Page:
“What exactly are we waiting for?” Harvey said, waking Derek from his thoughts.
“If you gotta know, three a.m. We gotta wait for three a.m.” Derek said, annoyed.
“Three a.m.? But why? You have me now.”
“That’s just what the guy said is all,” Derek said, now angry with himself for having revealed information about the man on the phone, “and he said to get you and wait until three a.m. to kill you, no earlier and no later, or he’d know.” Derek shrugged, “Make’s no difference to me, either way you end up on the floor pooled in blood and I get paid.” Derek felt his cheeks flush as he was thought too much about things. Talking too much. The man had left a polaroid of Harvey, too.
“Kill him at three a.m. and you get your family back, and ten thousand dollars,” he had said, “no earlier or later than three a.m., I will know. Don’t test me.” And then he hung up.
“If we’re going to be waiting here for another two hours,” Harvey said, once more waking Derek from his thoughts, “May I take my hands down from behind my head? I imagine they’ll get quite cramped and painful and I’d at least like to be mildly comfortable for the last two hours of my life. It shouldn’t make any difference to you.” Derek eyed Harvey for a moment and the things which were near him. He was in the centre of the small room, with nothing of worth within arm’s reach for a weapon, “Sure. Why not?” Derek said finally and Harvey lowered his hands, rubbing his wrists and forearms.
“So, if I may ask, why exactly have you been sent to kill me?” Harvey asked.
“I think the real fuckin’ question,” Derek snapped back, “is why the fuck were you expectin’ me to?”
“A good question. I wasn’t. Not tonight, really. But for some time.” Was Harvey’s cryptic response.
“So why the fuck were you expectin’ this to happen, then?” Derek could feel his palms sweating as he asked this.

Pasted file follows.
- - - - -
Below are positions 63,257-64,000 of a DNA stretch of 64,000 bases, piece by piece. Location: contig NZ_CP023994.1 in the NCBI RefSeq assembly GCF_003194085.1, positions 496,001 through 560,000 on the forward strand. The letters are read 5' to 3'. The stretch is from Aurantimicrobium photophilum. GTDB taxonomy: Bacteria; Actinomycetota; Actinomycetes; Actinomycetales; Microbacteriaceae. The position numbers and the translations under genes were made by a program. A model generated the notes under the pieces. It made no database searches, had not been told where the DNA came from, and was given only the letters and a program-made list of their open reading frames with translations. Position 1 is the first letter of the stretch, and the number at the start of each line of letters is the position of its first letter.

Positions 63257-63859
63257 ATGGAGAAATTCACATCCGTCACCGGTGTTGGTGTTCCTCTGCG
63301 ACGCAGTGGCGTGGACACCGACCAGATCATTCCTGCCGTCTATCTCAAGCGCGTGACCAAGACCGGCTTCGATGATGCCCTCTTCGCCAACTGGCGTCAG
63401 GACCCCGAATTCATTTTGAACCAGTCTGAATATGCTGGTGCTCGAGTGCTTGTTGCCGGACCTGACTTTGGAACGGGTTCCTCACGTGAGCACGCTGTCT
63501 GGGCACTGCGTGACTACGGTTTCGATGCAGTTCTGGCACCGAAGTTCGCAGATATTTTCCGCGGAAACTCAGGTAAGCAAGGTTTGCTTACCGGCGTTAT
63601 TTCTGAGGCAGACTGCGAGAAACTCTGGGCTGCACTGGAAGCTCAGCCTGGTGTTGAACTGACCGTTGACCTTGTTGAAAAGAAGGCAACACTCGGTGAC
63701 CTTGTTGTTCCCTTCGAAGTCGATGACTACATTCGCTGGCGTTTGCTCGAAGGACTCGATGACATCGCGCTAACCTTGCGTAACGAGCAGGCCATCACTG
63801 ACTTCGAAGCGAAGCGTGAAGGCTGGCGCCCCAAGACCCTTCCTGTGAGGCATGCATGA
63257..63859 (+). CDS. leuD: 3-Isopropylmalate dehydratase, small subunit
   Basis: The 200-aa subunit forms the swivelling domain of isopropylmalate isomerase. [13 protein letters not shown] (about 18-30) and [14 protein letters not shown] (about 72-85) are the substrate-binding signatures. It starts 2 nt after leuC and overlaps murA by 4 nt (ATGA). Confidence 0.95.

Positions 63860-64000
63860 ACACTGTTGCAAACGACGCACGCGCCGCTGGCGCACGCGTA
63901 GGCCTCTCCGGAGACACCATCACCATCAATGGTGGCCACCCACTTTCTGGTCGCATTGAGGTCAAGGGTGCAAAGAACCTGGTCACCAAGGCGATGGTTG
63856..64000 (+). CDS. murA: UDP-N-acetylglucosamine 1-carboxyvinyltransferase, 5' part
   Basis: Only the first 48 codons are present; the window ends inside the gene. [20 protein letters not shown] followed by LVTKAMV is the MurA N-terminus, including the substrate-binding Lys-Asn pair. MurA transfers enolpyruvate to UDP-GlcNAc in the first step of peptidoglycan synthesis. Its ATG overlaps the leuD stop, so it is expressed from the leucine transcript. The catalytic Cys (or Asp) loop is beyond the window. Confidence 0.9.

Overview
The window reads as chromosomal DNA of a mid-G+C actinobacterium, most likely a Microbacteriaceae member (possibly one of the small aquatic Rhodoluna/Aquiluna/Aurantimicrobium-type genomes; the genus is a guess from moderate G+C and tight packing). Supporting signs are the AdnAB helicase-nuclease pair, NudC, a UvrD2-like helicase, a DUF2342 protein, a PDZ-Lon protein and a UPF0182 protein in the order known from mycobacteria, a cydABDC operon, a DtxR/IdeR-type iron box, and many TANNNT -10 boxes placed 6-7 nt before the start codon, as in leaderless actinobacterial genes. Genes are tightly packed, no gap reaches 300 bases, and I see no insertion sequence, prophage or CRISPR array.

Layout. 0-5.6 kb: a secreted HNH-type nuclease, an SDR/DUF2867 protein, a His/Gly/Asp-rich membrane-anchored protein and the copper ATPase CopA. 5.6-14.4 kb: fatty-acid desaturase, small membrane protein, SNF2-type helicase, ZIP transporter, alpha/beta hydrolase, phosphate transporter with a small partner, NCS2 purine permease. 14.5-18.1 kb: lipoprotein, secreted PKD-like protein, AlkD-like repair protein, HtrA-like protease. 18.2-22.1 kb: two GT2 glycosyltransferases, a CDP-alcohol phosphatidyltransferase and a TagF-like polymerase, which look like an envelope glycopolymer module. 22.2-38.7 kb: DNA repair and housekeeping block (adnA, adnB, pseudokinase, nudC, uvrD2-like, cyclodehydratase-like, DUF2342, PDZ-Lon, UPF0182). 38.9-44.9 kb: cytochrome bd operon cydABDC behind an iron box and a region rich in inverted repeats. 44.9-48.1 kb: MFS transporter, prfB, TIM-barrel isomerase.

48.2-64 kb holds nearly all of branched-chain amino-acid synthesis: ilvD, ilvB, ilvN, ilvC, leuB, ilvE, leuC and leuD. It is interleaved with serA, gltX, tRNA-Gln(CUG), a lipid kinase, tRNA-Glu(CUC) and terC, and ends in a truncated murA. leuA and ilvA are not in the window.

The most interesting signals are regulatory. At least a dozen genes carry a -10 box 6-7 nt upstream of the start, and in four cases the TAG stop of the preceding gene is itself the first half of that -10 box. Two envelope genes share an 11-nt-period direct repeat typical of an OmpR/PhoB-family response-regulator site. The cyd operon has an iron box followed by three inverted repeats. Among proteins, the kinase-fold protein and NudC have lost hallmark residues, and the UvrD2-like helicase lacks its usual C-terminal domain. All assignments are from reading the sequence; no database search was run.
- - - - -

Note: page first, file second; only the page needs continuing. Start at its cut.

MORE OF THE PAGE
“I answered one of your questions, now it’s your turn. Why have you been sent to kill me?”
“I don’t know,” Derek said, his voice flat, “just some fella wants you dead, an’ he’s payin’ me to do it. S’nothin’ personal ‘tween me an’ you.”
“I’d say there’s nothing more personal than this.” This comment made Derek shift uneasily on his stool, “Do you know who sent you?”
“Nope, an’ that suits me fine.” Derek fiddled with the gun, switching the safety on and off.
“You haven’t done this before.” Harvey said, causing Derek to tense.
“’Course I have! Don’t you fuckin’ challenge me! Shut the fuck up!” Derek jumped to his feet, taking aim at the focal point of Harvey’s glasses, his hand shaking.
“No, you haven’t, but that’s okay,” Harvey continued, “no need to feel bad about it. Not many people can do a job like this. There must be something more than just the money pushing you into a job like this.” The sound of his wife trying to push words through duct tape exploded into Derek’s mind.
“I got my reasons. Why was you waitin’ for this to happen?”
“Because I’ve done some things which may have made me some enemies.”
“You in the army or something?”
“No. I’m an accountant.” Derek began to laugh a deep laugh which wheezed from years of smoking, “I guess that’s the new army, isn’t it?” He said and continued to laugh. Harvey just smiled. Derek sighed after his laugh and was hit with a vision of his daughter strapped down and he sobered up quickly.